A Texas lawmaker has proposed a bill that would give pregnant Texans and their families the same end-of-life decision-making rights as non-pregnant people, striking a line from a health and safety statute that requires pregnant people be kept on mechanical support against their advance directives.
Public hospitals in Washington are required to provide “substantially equivalent” abortion and maternity care services. A new lawsuit by the American Civil Liberties Union says some hospitals in the state are not complying.
The doula community may be growing, but it is still struggling with mainstream understanding and acceptance.
Last winter, the family of Marlise Muñoz had to undergo the terrible ordeal of fighting the state for the ability to take their deceased daughter off mechanical support. Now, a conservative state representative says he plans to make those kinds of heartbreaking decisions even harder—or, perhaps, impossible.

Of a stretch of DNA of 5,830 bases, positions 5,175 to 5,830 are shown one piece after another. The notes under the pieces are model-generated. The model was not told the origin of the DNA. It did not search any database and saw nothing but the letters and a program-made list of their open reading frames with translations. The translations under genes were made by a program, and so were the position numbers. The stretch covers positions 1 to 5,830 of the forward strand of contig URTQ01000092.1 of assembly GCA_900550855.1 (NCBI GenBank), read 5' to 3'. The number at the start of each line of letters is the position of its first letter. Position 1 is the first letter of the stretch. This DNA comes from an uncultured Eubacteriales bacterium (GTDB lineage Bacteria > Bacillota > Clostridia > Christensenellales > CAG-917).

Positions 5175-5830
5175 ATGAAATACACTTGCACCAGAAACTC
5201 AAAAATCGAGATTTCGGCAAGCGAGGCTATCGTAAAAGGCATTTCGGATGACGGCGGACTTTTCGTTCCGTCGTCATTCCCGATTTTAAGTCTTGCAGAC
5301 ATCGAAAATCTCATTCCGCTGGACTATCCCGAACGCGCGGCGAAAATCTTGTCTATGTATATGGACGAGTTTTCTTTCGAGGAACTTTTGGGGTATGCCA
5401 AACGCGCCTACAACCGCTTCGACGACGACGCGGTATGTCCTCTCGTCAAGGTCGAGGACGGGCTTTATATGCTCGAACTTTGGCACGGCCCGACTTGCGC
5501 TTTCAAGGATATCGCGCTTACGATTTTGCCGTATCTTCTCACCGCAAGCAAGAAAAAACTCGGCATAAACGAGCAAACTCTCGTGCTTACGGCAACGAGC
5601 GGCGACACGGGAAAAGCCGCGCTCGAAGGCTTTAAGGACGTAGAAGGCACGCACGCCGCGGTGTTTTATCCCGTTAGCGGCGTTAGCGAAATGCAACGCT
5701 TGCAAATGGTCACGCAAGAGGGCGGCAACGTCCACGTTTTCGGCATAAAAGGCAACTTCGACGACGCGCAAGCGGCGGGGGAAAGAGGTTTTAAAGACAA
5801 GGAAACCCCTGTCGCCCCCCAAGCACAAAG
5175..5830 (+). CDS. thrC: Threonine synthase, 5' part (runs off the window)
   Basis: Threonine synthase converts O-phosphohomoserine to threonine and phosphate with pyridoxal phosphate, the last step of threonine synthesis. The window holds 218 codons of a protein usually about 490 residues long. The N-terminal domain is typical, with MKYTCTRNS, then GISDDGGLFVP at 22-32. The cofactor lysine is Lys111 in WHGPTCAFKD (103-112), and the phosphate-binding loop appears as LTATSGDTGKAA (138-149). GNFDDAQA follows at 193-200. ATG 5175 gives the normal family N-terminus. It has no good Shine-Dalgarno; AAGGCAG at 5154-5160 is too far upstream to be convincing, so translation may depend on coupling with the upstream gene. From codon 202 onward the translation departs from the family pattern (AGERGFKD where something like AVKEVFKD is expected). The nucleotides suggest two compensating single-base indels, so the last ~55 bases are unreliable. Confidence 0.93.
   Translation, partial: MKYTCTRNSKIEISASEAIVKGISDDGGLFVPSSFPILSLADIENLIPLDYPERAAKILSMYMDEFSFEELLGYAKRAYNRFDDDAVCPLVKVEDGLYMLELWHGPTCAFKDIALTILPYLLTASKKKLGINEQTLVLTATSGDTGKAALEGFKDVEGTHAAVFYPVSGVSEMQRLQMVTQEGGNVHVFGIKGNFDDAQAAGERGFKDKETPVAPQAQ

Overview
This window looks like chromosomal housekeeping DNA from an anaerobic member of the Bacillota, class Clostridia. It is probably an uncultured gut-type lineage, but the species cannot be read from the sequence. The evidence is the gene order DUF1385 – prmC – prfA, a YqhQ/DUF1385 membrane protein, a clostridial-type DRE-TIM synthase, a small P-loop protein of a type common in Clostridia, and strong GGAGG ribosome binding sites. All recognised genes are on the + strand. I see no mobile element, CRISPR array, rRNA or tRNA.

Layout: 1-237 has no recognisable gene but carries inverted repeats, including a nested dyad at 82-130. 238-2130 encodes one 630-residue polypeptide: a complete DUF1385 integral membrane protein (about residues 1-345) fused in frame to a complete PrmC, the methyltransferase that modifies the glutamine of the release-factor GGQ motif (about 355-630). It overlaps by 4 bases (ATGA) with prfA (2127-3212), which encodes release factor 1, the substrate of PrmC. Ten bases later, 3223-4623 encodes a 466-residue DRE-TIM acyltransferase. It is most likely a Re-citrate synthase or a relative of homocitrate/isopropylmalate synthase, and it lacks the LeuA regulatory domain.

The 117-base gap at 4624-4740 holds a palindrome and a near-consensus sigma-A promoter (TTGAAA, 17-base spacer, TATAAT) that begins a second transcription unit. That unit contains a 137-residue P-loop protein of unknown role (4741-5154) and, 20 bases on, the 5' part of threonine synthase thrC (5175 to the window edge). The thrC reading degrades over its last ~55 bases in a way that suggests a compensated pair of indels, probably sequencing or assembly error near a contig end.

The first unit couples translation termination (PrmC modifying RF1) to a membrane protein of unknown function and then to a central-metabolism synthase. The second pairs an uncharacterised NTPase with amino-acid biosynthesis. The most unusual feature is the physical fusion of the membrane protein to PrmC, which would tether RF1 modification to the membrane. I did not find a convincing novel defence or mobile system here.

First, anti-choice advocates said Texas abortion clinics were too small. Now, I guess, they’re too big.
This isn’t how I wanted any of this to go. I didn’t go to my ultrasound hoping for a political statement; I wanted a due date.
As ludicrous as Alabama’s law is, having lawyers for fetuses is not new—and they are not just appointed to try to stop girls from having abortions. In fact, they have been used for decades in state and judicial efforts to strip pregnant women of their civil and human rights.
At stake is the question of whether Texas’ remaining legal abortion clinics—16 currently operate in the state, down from 41 a little more than 18 months ago—will be allowed to stay open without making costly renovations or leasing new facilities to comply with hospital-like standards imposed by state lawmakers in 2013.
Texas’ omnibus anti-abortion access law, which in part requires abortion providers to operate as mini-hospitals, will return to the Fifth Circuit Court of Appeals this week.
If anti-choicers truly cared about women to the degree they claim, surely they would treat abortion procedures just like any other reproductive health need—and leave decisions about safety and comfort up to women and their doctors.